Last year, North Korean leader Kim Jong Un played the role of successful nuclear provocateur, ignoring international pressure to cease developing weapons and missile capability that sparked alarm around the world.
Now it seems that Kim, a third-generation dictator, wants a new persona: statesman.
The young leader's conciliatory words this week about the upcoming Winter Olympics in South Korea have set off an unexpected flurry of diplomatic activity that could improve inter-Korean relations, which have grown more sour in recent years.
The latest development came Friday when the North agreed to attend "high-level" talks on Tuesday at a diplomatic building in the Demilitarized Zone, the buffer region that separates the two parties to an uneasy truce that ended the Korean War.
The meeting, if it occurs as planned, would be the first between the Koreas since 2015. It would be a breakthrough made possible by a confluence of circumstances, including Kim's apparent desire to participate in the Games — but also South Korean President Moon Jae-in's eagerness to show progress toward reconciliation.
Still, both sides are proceeding cautiously.
After opening a communications hotline on Wednesday that's been dormant for nearly two years, the North accepted the South's offer to discuss a role in the Olympics, which begin Feb. 9 and run through Feb. 25.
The two nations are expected to exchange documents to set practical terms for the meeting, to be held inside the truce village known as Panmunjom, about 30 miles north of Seoul along the border between the two countries. It's the same location where several North Korean troops shot a fellow soldier as he defected across the DMZ to the South in November.
President Moon, a liberal who ended a decade of conservative leadership with his election in May, on Friday sought to allay skepticism among older, conservative South Koreans about the North's conciliatory gestures.
Previous liberal presidents have sought to improve relations with the totalitarian nation, pursuing a "sunshine policy" that involved increased political contact and economic relations. Despite those efforts, the North continued to provoke tensions and pursue its nuclear program.
"I will not just naively push for dialogue as in the past," Moon told a group of senior citizens at the presidential complex on Friday, according to his spokesman. "I will also seek to establish peace while pushing for dialogue based on strong defensive capabilities."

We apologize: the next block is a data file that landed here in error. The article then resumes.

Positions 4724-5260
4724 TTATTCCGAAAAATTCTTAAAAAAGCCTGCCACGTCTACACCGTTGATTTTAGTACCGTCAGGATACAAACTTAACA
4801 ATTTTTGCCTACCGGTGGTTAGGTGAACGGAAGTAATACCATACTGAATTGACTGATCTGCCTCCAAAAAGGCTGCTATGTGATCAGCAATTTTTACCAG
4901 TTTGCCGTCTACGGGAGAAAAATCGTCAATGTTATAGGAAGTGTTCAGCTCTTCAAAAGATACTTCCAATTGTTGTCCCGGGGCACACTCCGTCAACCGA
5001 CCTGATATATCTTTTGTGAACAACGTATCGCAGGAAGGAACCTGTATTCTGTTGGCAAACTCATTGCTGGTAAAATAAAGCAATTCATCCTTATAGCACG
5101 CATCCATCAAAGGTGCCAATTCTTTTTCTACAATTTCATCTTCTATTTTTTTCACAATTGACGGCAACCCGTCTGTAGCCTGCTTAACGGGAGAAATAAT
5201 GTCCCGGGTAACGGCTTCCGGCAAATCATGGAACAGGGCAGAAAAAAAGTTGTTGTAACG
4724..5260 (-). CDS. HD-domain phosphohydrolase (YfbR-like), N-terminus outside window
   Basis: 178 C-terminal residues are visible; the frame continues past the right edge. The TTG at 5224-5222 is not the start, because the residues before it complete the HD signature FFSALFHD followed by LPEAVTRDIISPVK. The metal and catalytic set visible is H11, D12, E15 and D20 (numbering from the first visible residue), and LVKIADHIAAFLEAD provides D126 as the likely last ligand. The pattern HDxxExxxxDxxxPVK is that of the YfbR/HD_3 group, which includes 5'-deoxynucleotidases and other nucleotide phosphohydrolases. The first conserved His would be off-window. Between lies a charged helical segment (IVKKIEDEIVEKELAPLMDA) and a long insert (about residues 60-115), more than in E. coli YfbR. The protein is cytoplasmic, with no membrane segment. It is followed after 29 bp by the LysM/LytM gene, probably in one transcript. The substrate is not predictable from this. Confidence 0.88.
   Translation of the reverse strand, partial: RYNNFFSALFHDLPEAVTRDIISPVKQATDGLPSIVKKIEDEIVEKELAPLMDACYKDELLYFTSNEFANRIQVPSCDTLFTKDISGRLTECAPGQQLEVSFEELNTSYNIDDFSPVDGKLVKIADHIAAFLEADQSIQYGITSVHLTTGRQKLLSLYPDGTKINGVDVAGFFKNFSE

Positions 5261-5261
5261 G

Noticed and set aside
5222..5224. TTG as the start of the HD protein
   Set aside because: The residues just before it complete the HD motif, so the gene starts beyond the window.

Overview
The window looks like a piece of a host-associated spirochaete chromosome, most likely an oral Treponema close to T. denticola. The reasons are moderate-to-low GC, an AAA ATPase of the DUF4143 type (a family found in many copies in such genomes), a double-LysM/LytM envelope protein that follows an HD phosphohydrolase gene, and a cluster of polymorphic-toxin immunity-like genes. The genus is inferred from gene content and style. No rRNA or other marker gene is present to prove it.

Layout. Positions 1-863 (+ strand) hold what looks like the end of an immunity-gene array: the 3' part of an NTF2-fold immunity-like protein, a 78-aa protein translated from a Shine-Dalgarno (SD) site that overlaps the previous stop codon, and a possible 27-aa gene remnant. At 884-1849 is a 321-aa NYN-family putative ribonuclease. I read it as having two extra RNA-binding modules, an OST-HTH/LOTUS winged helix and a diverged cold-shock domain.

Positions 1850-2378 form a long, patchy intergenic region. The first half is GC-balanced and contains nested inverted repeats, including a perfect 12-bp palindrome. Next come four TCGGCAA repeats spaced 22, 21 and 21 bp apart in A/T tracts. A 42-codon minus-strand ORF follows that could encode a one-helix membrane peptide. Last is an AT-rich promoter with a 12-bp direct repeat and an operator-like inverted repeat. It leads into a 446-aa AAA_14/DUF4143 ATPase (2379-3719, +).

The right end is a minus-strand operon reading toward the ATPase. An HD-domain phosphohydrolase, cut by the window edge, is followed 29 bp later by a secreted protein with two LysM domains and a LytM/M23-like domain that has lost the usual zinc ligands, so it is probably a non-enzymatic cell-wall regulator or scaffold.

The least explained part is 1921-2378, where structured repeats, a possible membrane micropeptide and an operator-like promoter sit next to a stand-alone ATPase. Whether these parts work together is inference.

The talks aren't expected to include security issues, but rather focus first on the particulars of any North Korean participation in Pyeongchang, a ski village serving as the base for the Games. Two North Korean figure skaters have qualified to compete, but it's unclear whether their country will send a delegation to Pyeongchang.
Improvements to inter-Korean relations, which were severed in February 2016 after the closing of a joint economic zone in Kaesong, North Korea, could also be on the agenda if the talks progress.
The planned meeting has received the initial blessing of the Trump administration, which agreed to postpone annual joint military exercises with the South, known as Foal Eagle, until after the Olympics. The military drills typically anger the North, which sees them as preparations for a northward invasion, though U.S. officials say the exercises are defensive.
The diplomatic breakthrough became possible after Kim used his annual New Year's Day speech to make conciliatory comments about the two nations, playing on nationalist themes of unification and reconciliation.
Kim has made similar comments during major speeches before, but perhaps not to this extent. This year is also different because of the Olympics, which Kim said he hoped would be successful — a statement that eased concerns across the world that the North might attempt to disrupt the event.
Kim indicated a willingness to send a delegation to the Games. The South quickly responded, offering to discuss the details for hosting the team. North Korea didn't participate in the 2014 Games in Sochi, Russia. It last earned a Winter Olympics medal in 1992, in speed skating.
North Korea watchers said Kim's overtures this year were notable, while also expressing skepticism about whether the talks would be productive or otherwise affect the nations' largely frozen relations.
"The optimistic view is that certainly South Korea and North Korea are looking for a way to move back down the escalation ladder," said David Kang, an international relations professor and director of USC's Korean Studies Institute. "The pessimistic view is Kim is just going to pull the rug out in a month or two."
Duyeon Kim, a visiting senior fellow at the Korean Peninsula Future Forum in Seoul, said South Korea should tread carefully in the talks and keep the focus on the North's involvement in the Olympics.
"We won't know about Pyongyang's participation for sure until the Games begin, and anything can happen along the way," she said. "Observers and skeptics will be zeroing in on any secret or disclosed deals in exchange for Pyongyang's participation."
These talks, of course, won't end any conflict between the North or its adversaries, most notably the United States. In the same speech, Kim boasted that the "entire United States" was within range of his nuclear weapons and long-range missiles.
But better relations with South Korea, a key United States ally that hosts more than 28,000 American troops, could open a path to wider diplomacy to help address the nuclear crisis the North's advancement has caused in the last year.
Conversely, the North could also use the talks to try to halt or end the annual military drills. It also might be seeking to rebrand itself not as a rogue state, but as a peace-loving country seeking a nuclear defense capability.